Parsnips are the red-headed stepchild of winter root vegetables.
Although they resemble carrots, they are paler and have a sweeter taste, especially when cooked. Parsnips can be boiled, roasted or used in stews, soups and casseroles. In some cases, the parsnip is boiled and the solid portions are removed from the soup or stew, leaving behind a more subtle flavor than the whole root and contributing starch to thicken the dish. Parsnips can also be thinly sliced, fried and made into chips.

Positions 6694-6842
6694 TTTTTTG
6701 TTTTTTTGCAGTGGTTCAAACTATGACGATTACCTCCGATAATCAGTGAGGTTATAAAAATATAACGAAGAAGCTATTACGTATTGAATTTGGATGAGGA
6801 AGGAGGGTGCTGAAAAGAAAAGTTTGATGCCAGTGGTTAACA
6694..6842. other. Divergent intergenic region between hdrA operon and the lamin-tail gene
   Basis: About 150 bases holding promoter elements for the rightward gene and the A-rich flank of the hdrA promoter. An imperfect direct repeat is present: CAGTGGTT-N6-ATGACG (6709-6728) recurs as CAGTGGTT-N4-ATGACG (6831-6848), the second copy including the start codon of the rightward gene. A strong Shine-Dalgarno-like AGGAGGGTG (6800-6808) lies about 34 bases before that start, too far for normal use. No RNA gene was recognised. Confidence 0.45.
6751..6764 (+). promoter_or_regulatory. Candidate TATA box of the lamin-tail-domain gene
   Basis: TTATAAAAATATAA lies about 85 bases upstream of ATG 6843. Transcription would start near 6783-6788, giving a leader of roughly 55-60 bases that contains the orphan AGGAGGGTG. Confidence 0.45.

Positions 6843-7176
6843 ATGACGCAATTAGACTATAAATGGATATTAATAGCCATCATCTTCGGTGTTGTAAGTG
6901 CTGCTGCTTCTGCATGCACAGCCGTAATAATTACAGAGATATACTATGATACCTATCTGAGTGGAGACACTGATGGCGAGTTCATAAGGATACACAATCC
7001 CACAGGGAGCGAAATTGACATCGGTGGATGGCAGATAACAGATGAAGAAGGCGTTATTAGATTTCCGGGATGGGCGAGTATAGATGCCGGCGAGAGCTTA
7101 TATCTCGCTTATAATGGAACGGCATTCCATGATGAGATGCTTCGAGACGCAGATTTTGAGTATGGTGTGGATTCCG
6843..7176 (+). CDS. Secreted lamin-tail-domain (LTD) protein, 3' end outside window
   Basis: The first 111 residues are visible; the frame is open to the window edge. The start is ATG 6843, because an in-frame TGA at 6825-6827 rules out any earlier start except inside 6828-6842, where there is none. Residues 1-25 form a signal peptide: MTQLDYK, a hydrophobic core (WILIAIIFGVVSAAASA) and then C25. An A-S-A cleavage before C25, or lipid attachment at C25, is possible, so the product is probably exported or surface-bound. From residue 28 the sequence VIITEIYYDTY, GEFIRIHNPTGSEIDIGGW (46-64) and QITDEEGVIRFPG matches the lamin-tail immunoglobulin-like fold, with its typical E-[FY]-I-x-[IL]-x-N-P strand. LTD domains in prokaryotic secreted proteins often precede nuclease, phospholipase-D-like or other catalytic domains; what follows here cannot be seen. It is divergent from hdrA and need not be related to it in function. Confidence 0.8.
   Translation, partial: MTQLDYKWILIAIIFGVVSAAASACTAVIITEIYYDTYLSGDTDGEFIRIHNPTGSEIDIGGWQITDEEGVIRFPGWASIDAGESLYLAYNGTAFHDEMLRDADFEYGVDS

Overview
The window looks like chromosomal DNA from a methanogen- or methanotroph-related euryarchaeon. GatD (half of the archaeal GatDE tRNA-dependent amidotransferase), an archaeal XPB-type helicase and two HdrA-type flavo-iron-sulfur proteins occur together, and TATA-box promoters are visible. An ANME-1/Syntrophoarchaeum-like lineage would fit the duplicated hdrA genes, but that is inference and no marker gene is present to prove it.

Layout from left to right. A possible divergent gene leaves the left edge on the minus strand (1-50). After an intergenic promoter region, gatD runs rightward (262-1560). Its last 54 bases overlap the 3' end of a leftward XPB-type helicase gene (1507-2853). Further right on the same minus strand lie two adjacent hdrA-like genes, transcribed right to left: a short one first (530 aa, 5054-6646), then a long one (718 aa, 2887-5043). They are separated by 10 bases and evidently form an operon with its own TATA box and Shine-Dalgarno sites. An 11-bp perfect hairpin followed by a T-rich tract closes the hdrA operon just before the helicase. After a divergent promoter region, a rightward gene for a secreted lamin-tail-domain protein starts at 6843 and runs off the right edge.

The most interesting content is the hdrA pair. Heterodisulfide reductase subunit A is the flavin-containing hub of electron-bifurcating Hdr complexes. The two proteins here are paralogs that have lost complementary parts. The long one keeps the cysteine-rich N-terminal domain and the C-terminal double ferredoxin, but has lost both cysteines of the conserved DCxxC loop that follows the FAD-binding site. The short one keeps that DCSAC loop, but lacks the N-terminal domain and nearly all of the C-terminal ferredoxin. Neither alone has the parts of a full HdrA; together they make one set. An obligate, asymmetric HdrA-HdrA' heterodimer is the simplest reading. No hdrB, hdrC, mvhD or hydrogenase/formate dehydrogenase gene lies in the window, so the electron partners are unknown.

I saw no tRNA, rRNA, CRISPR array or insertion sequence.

Most people tend to either like them or loathe them; the latter claim that parsnips, especially when roasted, have a very pronounced flavor such that a foil or contrast is often needed.
Here, this humble winter root vegetable appears in a butter-based sauce with crispy pancetta, fragrant parsley and Parmigiano-Regianno cheese, and served over fresh tagliatelle.
Time: About 30 minutes, including prep.